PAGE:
Wednesday, August 15, 2018

CRUD operations using ASP.NET Core 2.0 and In-memory database with Entity Framework

In this article, we will create a Web API with in-memory database using Entity Framework and ASP.NET Core 2.0 without any theoretical explanation. To know more on concepts and theory, my previous articles can be referred.

Let’s quickly create a new ASP.NET Core application by choosing API template and name it as ConferencePlanner. Add a new Model entity named Workshop inside a newly add Models folder as shown below:
public class Workshop
{
    public int Id { get; set; }
    public string Name { get; set; }
    public string Speaker { get; set; }
}
Here we are going to use in-memory class along with EF. So, we have to add a new class for setting up the database context as shown below:
public class ApplicationDbContext:DbContext
{
    public ApplicationDbContext(DbContextOptions<ApplicationDbContext> context):base(context)
    {
    }
}
Now we have to maintain multiple workshops under a conference. So, go ahead and add a DBSet in ApplicationContext class:
       
public DbSet<Workshop> Workshops { get; set; }       
 
Next is to register the DBContext with our application. So, add the below code in Startup.cs class:
public void ConfigureServices(IServiceCollection services)
{
    services.AddMvc();
   services.AddDbContext<ApplicationDbContext>(context => { context.UseInMemoryDatabase("ConferencePlanner"); });
}
Now we will add an Empty Controller using scaffolding options and name it as WorkshopController. Here we also have to associate database context with this controller. So, let’s associate the database context as shown below with some dummy data in it.
public class WorkshopController : Controller 
{
    private ApplicationDbContext _context; 
    public WorkshopController(ApplicationDbContext context)
    {
      _context = context;
       if (!_context.Workshops.Any()) 
       {
         _context.Workshops.Add(new Workshop 
                  { Name = "Event Management", Speaker = "Shweta"});
         _context.SaveChanges(); 
       }
    }
}
Let's add our first method to get a list of all workshops by adding below code:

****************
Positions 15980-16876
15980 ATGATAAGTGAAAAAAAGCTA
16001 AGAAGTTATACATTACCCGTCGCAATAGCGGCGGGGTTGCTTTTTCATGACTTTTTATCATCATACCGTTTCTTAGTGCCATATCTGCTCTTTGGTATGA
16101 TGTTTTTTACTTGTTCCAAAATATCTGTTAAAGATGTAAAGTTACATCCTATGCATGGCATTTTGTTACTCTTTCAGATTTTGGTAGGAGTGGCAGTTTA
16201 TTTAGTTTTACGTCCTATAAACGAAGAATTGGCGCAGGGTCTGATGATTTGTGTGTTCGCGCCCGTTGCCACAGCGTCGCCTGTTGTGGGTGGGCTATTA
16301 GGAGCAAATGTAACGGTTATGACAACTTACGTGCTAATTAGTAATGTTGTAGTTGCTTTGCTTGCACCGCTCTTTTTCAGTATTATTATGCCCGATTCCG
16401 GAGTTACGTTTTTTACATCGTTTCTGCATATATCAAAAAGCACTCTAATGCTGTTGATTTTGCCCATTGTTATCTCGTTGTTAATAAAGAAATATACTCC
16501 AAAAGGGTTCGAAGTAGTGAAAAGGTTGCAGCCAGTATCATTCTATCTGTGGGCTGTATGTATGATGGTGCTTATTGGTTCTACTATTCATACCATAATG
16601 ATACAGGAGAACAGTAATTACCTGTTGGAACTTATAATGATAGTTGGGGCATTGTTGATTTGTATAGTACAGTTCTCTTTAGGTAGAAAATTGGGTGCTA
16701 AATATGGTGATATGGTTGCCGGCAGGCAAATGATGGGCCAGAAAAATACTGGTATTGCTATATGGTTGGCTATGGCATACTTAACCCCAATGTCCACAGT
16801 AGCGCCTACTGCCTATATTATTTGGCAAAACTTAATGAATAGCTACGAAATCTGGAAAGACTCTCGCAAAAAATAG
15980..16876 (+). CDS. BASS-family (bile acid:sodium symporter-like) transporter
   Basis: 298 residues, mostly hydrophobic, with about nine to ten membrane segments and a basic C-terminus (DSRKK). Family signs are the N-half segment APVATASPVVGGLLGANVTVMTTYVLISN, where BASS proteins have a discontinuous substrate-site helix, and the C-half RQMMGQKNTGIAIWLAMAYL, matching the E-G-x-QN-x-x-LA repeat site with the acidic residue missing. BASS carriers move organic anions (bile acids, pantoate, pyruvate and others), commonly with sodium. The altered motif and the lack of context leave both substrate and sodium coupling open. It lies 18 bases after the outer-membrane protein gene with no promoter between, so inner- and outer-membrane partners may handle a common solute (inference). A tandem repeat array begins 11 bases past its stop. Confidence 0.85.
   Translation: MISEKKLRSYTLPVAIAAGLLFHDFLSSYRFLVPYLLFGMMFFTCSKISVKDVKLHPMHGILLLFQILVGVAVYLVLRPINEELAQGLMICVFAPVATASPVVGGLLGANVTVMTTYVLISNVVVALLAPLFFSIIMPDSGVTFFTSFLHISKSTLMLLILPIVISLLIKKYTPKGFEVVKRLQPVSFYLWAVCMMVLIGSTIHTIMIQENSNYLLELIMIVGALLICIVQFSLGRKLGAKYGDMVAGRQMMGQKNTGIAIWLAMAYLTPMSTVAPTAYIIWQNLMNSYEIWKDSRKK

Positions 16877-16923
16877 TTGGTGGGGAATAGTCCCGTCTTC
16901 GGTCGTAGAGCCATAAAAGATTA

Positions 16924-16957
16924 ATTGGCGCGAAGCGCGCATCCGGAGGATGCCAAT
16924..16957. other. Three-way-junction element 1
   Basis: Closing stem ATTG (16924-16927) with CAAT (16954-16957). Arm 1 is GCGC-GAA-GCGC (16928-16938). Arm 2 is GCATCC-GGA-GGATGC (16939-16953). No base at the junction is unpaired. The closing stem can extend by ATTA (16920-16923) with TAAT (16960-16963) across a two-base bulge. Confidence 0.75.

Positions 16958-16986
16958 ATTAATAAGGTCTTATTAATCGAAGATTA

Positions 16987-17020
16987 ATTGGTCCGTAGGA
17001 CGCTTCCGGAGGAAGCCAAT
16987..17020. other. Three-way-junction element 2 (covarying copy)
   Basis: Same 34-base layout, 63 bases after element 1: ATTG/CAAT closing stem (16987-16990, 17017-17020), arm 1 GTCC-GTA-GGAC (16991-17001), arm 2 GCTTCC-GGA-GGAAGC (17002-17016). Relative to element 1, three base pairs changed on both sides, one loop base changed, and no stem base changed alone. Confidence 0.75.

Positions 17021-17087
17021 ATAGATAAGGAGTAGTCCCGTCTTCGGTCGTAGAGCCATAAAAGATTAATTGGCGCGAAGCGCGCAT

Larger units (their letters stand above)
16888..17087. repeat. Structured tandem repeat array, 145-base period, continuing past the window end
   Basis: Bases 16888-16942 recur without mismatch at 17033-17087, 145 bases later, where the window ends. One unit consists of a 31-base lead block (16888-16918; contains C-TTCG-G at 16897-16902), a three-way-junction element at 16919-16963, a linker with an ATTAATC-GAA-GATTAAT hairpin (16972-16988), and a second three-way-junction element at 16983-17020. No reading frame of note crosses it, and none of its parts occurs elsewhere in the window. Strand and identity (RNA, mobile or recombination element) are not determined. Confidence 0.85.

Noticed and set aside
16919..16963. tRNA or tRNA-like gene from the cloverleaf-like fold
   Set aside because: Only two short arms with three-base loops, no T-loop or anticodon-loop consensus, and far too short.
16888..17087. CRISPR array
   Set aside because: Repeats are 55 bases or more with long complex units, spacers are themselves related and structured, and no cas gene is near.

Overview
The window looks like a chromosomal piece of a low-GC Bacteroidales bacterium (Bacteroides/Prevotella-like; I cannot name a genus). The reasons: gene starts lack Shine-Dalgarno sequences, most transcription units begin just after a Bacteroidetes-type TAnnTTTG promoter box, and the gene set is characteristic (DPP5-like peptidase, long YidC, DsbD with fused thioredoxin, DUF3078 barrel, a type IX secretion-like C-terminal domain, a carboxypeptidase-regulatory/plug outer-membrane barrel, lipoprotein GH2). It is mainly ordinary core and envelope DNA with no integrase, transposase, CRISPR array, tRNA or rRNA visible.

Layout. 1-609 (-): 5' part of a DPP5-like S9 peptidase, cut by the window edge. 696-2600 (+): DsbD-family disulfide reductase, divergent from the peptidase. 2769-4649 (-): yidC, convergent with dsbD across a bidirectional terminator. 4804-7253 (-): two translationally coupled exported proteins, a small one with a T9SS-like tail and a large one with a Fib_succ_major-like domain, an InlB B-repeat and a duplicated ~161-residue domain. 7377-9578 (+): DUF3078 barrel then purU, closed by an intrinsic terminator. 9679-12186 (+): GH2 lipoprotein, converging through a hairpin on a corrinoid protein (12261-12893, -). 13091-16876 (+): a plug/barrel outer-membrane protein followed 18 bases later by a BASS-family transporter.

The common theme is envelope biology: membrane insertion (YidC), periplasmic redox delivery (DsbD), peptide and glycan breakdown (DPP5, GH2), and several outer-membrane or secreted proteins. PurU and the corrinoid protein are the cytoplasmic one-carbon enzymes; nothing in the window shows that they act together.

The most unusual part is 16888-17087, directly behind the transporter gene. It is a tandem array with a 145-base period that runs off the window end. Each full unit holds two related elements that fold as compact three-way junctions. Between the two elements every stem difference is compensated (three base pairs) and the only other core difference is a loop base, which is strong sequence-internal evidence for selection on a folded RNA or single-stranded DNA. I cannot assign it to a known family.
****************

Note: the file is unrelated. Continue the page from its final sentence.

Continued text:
[HttpPost]
public IEnumerable<Workshop> GetWorkshops(){return _context.Workshops; } 
Now before proceeding further, let’s quickly build the application and run it. Verify that it is working fine as expected.

[{"id":1,"name":"Event Management","speaker":"Shweta"}]

Now our base setup is ready. We can add add the CRUD operations. Let’ go ahead and add those.
[HttpPost]
public IActionResult AddWorkshop(Workshop workshop)
{
       if (workshop == null)
            return BadRequest();
       _context.Workshops.Add(workshop);
       _context.SaveChanges();
       return CreatedAtRoute("GetWorkshops", new { id = workshop.Id }, workshop);
}
In above code snippet, CreateAtRoute() method is associating newly added workshop object to exiting list of workshops. So, that it can be read by method GetWorkshops().
[HttpPut("{id}")] // means that this id will come from route
public IActionResult UpdateWorkshopByID(int id, [FromBody]Workshop ws)
{
    if (ws == null || ws.Id != id)
          return BadRequest();
    var workshop = _context.Workshops.FirstOrDefault(i => i.Id == id);
   if (workshop == null)
          return NotFound();
    workshop.Name = ws.Name;
    workshop.Speaker = ws.Speaker;
    _context.Workshops.Update(workshop);
    _context.SaveChanges();
    return new NoContentResult();
}
[HttpDelete]
public IActionResult DeleteWorkshopByID(int id)
{
    var workshop = _context.Workshops.FirstOrDefault(i => i.Id == id);
    if (workshop == null)
         return NotFound();
    _context.Workshops.Remove(workshop);
    _context.SaveChanges();
    return new NoContentResult();
}
Hope you enjoyed learning CRUD operations.

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